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Hitmakers from the Ozarks

sat08jun2:00 pmHitmakers from the OzarksAt Fayetteville Public Library

Event Details

Author Kitty Ledbetter will discuss her latest book, “Broadcasting the Ozarks: Si Siman and Country Music at the Crossroads.”

Hit songwriter Wayne Carson was only eight years old when he claimed Springfield, Missouri music publisher and television producer Si Siman as his manager. When Carson was 14 he bought a $30 guitar and started playing it on the back porch after school. Soon he was playing cover songs and club dates. He decided that, instead of doing other people’s songs, he would write his own.

Carson’s parents were performers Odie and Olivia Head, better known during the 1940s as Shorty and Sue Thompson on KWTO radio in Springfield, Missouri where Siman worked in promotions and eventually produced the first live continuous network country music television show, ABC’s Ozark Jubilee.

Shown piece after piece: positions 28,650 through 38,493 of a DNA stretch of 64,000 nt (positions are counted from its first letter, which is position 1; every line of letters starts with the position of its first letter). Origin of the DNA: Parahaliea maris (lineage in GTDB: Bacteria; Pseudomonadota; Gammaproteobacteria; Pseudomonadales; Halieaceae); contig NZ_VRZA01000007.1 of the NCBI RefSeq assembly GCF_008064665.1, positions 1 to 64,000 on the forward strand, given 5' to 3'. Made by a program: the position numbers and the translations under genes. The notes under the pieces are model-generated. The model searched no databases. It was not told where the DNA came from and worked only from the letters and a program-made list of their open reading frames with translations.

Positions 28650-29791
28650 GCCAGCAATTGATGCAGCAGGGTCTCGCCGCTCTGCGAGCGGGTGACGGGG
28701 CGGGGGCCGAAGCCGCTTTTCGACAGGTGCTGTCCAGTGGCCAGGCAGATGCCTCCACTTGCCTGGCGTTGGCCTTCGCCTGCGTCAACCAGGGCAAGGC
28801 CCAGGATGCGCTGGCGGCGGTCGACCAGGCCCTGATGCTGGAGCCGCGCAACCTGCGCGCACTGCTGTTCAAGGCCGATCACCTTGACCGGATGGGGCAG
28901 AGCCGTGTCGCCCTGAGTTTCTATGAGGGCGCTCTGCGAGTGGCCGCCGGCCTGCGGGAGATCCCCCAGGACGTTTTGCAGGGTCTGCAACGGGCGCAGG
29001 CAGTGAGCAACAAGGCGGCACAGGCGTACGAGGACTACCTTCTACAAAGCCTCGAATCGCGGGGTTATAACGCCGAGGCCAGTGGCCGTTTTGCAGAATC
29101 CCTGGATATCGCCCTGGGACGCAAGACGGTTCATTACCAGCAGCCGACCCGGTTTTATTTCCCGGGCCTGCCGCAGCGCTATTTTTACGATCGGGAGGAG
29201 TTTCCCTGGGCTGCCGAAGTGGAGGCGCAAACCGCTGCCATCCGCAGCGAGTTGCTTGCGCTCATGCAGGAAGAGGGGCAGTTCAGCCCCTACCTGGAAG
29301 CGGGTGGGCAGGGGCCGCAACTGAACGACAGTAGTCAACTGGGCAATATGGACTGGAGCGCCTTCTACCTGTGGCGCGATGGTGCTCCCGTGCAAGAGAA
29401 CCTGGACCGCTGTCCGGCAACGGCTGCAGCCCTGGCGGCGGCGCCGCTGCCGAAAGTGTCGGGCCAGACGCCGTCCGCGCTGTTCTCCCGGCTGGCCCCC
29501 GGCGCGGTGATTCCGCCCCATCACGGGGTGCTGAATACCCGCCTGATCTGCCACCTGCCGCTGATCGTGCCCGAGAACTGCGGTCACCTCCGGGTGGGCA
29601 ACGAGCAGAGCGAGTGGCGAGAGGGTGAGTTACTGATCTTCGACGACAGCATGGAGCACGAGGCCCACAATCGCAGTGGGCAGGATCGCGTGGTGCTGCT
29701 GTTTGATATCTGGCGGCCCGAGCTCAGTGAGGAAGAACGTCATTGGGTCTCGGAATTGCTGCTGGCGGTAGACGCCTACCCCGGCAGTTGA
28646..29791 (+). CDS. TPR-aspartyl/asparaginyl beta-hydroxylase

Carson’s father asked Siman to help with his son’s career. Siman officially started working with him as a songwriter in the early 1960s. Their first break came with Carson’s #1 RCA single for Eddy Arnold in 1966, “Somebody Like Me.” A few months later Carson’s career took a decidedly upward turn when his song “The Letter” was recorded by the Box Tops and became an international hit in 1967. The partnership continued on its succesful drive throughout the 1970s with hits by Gary Stewart such as “Drinkin’ Thing,” “She’s Actin’ Single (I’m Drinkin’ Doubles),” “Whiskey Trip,” and “Out of Hand,” followed by Conway Twitty’s “I See the Want To in Your Eyes.” But the best was yet to come when Willie Nelson recorded Carson’s “Always on My Mind” in 1982.